Ever since I made a batch of amigurumi toys for a charity drive this past summer, my love for making stuffed toys (aka softies aka amigurumi) was refueled, and I started wondering about how to use this to help children locally. Once issue, however, is it is really just me here to do it. While I do advice a college craft club, the majority of our members are not advanced enough to make toys. We start with chain stitch and move up to simple projects like snuggles for local animal shelters, cotton wash cloths, or squares that I somehow have to connect together to make baby blankets. So, yes, squares basically.
Since our students tend to come and go and, obviously, graduate, that means we have new members almost every semester, so that rolls us back to the chain stitch and more squares. Unless we manage to get a group that already has some crochet basics, this cycle repeats itself. And I’m fine with that. One of the reasons I started the club was to teach crafting, not just help charities. So as members come and go, we are able to teach more people. It is all good.
Back to me and the toys - I subscribe to the Fresh Stitches blog, and Stacy recently posted about a toy drive organized by the Crochet Guide of America to send amigurumis to the children of Newton, Connecticut. Of course, I jumped on board right away. Then I found out about another amazing toy drive for these children called 600 Monsters Strong, whose initial idea was to make and donate 600 monster toys to the children of Newton. Since these both started, news agencies have reported about the outpouring of love for the residents of Newton. 600 Monsters Strong has been featured in the Huffington Post as well as a few other outlets. I have also seen this on TV news were stuffed toys, Christmas trees, wreaths, free coffee, you name it has been donated to those living in and around this small town.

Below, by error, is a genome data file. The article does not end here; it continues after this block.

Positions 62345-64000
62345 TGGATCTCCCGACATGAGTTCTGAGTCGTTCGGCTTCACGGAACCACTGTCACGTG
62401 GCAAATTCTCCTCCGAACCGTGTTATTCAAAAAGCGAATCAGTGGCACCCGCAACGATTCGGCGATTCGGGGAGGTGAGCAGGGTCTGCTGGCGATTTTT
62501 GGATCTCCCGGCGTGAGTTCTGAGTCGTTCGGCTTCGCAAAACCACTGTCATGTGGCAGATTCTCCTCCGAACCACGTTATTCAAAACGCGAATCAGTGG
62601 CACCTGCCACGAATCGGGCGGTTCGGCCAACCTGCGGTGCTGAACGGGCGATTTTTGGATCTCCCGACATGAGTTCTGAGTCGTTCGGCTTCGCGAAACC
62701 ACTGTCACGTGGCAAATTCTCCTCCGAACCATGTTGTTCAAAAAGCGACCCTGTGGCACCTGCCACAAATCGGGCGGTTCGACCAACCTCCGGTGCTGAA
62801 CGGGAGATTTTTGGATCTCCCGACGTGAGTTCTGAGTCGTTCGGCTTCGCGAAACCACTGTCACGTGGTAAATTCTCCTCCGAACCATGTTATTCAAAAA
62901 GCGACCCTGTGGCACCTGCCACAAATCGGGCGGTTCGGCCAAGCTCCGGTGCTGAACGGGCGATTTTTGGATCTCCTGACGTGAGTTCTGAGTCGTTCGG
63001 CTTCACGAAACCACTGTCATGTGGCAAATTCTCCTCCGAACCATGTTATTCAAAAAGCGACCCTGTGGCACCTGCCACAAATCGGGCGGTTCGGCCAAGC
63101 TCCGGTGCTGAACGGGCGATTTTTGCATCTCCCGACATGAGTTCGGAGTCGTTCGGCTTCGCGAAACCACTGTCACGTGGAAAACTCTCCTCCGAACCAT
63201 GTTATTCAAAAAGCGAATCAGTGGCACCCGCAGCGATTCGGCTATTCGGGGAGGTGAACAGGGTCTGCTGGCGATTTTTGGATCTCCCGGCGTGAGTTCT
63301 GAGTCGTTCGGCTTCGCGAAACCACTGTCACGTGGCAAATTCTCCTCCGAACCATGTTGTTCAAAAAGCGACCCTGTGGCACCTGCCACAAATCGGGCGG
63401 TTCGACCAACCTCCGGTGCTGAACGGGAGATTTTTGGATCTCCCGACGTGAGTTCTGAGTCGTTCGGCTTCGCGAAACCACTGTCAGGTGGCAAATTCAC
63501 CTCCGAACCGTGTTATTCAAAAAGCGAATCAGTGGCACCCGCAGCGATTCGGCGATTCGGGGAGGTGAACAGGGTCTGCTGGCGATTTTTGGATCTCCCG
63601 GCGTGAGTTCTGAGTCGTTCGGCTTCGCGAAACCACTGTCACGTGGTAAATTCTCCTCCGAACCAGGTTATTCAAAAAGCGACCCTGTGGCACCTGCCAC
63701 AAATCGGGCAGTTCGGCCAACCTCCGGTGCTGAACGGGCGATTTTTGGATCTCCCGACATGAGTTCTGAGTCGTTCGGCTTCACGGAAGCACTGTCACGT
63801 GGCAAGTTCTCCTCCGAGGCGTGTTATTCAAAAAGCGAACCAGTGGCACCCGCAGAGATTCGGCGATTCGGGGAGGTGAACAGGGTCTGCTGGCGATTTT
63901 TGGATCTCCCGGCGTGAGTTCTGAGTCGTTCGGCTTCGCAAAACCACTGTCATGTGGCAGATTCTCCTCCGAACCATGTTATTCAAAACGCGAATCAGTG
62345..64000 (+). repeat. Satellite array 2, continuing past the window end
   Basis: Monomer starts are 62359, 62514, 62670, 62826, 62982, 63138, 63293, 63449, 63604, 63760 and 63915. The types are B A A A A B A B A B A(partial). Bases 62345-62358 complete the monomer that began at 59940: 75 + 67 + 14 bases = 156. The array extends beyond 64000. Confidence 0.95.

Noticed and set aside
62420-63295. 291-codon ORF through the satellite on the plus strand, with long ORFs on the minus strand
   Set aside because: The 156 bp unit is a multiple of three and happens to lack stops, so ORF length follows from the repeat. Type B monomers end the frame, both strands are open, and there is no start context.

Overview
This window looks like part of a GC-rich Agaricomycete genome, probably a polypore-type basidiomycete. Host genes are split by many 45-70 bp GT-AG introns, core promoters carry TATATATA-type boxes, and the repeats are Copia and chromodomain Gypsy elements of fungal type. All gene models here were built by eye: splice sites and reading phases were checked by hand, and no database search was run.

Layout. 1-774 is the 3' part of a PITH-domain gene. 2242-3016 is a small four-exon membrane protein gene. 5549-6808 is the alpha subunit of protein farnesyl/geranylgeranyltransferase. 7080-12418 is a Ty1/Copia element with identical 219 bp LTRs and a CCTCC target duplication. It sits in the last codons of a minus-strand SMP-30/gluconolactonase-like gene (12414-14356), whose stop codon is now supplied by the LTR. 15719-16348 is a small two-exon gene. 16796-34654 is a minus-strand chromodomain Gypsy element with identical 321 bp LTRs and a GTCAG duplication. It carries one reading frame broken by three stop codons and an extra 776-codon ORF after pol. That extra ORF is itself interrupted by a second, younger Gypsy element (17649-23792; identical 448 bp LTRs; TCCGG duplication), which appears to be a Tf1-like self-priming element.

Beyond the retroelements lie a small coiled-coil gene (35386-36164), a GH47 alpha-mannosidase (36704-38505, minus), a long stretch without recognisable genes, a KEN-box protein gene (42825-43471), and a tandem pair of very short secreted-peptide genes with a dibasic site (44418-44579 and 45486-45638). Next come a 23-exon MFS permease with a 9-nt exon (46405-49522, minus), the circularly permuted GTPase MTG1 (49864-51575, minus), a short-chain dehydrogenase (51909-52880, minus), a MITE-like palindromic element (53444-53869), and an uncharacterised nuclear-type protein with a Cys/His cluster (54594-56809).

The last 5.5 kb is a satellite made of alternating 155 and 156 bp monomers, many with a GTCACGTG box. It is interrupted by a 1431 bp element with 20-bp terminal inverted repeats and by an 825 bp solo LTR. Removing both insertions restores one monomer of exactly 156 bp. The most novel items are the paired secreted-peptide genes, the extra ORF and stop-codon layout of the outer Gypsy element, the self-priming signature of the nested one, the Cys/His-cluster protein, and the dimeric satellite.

All this goodness and love, however, seemed to turn almost into a problem as organizers, such as those who started the 600 Monsters Strong drive, realized the generosity was maybe going to be too much. Would the toys even be needed by Newton children now? Was there too much love? Luckily, according to the information provided on various posts on the group’s Ravelry board and Facebook page, not only are they pretty sure that they will get the monster toys to the children of Newton, but the love is spreading and spilling over. They are now working towards becoming a non-profit group and finding a way to continue the toy love to other children in need of something to snuggle and comfort them.
Like many in the crafting community, I am making toys now with the idea that I may send them into one of these groups; however, it has also started my wheels turning again as I look at my own community and realize that there are groups here that would probably benefit from hand-made toy donations. For example, there is a women’s shelter that my club has made wash cloths for (Miss Inc), and when I spoke with the director one time and asked her what they needed, she said, “Everything.” The residents normally come to the shelter with nothing but the clothes on their backs, and most are women with young children, ah … children (my brain tells me) who might like a hand-made toy monster or teddy bear to hold.
Yes, I’m still concerned about the fact that I am one person and can only make so much, and of course, I also feel obligated to help other donation drives for various groups that I am active with, but for now, I am just going to keep making toys here and there without any kind of deadline in mind. When I get a large enough collection, then I can deliver them to the shelter. If I find out crafters along the way to help, that is great, but otherwise, I’ll just keep making the toys.